Editorial: Dayton proposal is futile at best

Published 12:00 am Tuesday, October 4, 2005

It may only be a statement, but introducing legislation for a federal Department of Peace and Nonviolence makes no sense and can only further divide a country split over how best to defend its borders.

The man who introduced the bill, Sen. Mark Dayton, D-Minn., is the only senator to back the idea, which at best is an extremely long shot.

The measure is an offshoot of last year’s presidential campaign of Rep. Dennis Kucinich, D-Ohio, who was clearly seen as the most liberal Democrat in the fold of candidates … .

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Dayton’s bill calls for establishing a Cabinet-level secretary to promote causes like international conflict resolution and reduction in domestic abuse and violence against animals. The new U.S. Peace Department would seek $8 billion in annual funding, which supporters say is only 2 percent of the Pentagon budget.

The issues are important &045; world peace and nonviolence (with people and animals) is laudable. But establishing a Cabinet-level post seems counterproductive to issues of national importance. …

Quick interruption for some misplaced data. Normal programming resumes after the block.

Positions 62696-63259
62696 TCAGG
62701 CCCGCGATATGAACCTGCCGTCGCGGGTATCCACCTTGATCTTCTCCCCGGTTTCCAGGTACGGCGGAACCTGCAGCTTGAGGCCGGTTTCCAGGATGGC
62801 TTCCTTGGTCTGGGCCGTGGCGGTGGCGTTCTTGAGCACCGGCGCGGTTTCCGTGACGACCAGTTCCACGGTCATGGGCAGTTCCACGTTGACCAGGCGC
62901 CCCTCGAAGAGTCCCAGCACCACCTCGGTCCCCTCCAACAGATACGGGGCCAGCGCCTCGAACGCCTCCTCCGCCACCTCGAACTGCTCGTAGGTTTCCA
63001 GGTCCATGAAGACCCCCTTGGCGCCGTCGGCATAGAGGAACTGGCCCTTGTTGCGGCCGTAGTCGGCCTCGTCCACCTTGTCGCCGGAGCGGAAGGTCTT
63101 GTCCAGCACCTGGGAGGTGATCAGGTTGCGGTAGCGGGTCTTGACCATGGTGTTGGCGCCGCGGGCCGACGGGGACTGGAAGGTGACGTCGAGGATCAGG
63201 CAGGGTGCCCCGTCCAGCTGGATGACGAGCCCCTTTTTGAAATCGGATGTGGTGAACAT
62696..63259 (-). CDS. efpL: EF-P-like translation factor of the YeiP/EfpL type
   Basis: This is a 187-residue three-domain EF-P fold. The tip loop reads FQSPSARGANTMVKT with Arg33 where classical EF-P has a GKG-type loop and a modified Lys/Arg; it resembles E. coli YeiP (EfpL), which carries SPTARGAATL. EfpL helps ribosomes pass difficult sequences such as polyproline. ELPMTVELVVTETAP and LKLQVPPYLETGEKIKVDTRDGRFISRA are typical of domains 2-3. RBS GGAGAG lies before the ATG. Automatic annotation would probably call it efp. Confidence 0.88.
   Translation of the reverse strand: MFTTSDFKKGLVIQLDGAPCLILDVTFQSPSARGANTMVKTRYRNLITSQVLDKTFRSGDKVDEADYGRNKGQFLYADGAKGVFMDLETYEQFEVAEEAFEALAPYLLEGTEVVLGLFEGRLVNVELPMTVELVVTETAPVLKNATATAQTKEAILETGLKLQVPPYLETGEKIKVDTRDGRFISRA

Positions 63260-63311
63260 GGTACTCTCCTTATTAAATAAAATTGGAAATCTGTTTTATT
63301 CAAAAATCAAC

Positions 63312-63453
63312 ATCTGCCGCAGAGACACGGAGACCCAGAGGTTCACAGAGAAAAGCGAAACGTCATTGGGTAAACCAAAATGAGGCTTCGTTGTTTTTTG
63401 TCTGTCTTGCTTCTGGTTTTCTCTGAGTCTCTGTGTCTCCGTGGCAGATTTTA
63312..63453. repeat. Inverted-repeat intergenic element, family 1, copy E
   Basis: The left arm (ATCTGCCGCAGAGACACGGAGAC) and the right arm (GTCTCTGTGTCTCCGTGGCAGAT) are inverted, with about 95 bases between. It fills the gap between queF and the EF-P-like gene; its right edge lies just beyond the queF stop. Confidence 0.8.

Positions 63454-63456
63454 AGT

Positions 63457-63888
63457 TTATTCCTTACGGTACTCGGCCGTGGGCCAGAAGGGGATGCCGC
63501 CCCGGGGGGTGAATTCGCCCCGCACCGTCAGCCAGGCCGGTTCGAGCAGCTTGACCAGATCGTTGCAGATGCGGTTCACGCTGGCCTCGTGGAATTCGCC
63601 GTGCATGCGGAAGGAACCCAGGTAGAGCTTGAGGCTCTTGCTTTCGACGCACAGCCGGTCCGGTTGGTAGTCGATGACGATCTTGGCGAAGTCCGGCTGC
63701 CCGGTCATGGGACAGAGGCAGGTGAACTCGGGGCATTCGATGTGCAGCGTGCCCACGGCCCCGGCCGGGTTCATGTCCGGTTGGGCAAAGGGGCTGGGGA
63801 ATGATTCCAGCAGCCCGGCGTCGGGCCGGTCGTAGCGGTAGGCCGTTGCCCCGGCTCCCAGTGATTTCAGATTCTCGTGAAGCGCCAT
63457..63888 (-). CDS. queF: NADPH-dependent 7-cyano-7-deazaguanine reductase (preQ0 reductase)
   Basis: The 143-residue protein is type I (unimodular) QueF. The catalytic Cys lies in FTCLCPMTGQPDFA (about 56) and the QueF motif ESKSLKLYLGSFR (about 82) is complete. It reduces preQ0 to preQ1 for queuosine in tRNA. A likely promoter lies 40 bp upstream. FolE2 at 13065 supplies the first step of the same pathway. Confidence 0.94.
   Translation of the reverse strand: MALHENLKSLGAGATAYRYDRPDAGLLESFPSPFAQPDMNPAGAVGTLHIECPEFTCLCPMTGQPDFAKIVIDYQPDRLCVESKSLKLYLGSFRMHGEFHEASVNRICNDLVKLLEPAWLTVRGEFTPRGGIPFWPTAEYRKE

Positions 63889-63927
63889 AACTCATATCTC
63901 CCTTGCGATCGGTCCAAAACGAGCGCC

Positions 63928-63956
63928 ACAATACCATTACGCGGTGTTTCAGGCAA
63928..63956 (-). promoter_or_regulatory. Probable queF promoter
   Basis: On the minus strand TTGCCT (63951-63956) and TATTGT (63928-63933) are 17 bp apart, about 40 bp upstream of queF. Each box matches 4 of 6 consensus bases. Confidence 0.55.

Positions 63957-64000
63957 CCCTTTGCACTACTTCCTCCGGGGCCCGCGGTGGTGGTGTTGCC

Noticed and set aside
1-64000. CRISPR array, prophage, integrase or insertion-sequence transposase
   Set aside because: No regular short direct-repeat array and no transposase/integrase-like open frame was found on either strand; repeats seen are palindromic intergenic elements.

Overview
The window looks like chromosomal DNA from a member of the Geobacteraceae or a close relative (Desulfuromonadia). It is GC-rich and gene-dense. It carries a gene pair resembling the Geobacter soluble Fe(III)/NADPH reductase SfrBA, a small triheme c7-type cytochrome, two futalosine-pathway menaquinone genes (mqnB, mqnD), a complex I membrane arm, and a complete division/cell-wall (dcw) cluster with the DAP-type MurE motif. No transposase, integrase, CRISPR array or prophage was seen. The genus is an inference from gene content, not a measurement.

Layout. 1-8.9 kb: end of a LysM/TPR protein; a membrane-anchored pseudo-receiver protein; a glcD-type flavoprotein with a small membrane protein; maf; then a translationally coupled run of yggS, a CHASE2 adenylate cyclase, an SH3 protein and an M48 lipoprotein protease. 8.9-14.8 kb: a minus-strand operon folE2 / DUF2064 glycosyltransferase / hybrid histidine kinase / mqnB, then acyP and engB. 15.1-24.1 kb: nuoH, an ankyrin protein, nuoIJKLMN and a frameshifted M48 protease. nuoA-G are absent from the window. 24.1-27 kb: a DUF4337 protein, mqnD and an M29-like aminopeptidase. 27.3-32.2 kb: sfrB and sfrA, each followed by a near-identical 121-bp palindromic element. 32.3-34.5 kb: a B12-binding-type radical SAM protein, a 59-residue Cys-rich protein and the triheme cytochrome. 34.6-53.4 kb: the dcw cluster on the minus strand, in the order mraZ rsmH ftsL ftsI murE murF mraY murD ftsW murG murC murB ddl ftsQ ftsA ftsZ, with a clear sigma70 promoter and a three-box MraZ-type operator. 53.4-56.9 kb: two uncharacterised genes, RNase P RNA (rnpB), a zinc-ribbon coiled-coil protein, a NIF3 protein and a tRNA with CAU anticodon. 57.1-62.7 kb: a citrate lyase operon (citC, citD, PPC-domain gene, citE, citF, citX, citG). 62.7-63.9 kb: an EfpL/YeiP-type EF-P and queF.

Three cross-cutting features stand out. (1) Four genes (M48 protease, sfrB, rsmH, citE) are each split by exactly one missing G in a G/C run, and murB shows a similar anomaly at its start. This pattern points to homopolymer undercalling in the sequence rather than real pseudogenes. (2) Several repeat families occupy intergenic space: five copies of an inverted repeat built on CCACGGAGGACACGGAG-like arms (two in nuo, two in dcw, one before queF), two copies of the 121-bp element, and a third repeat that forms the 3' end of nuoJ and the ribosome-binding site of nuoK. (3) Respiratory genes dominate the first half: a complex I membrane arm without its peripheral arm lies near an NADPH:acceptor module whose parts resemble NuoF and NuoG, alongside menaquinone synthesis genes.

The idea of a department dedicated to international conflict resolution seems better in the court of the United Nations, which needs serious reform to do just that &045; mitigate concerns between nations to avoid armed conflict. And we don’t need a federal bureaucracy to tell us that fish have pain, as animal rights activists will push.

A U.S. Department of Peace and Nonviolence sounds wonderful, but in reality it is utopian and naive. All but one Minnesota U.S. House Democrat has endorsed Dayton’s idea &045; thankfully, U.S. Rep. Collin Peterson, DFL-7th District, is the lone holdout who realizes the futility of such a bizarre proposal.

At a time when terrorist organizations are intent on destroying in what America believes, and in killing Americans, simply because we exist and they don’t want us to exist, a massive federal effort to preach peace and nonviolence will go on deaf ears while Americans continue to die and democracies fall.

Sen. Dayton was perhaps easily approached as he has nothing to lose &045; he is not seeking re-election in 2006. But he is an advocate of issues important to Minnesotans, such as ensuring they have access to heating fuel this winter and promoting Minnesota agriculture through ethanol-derived gasoline. We hope that his efforts to cater to the extreme left don’t reduce his effectiveness in his remaining months of service.

&045; The Bemidji Pioneer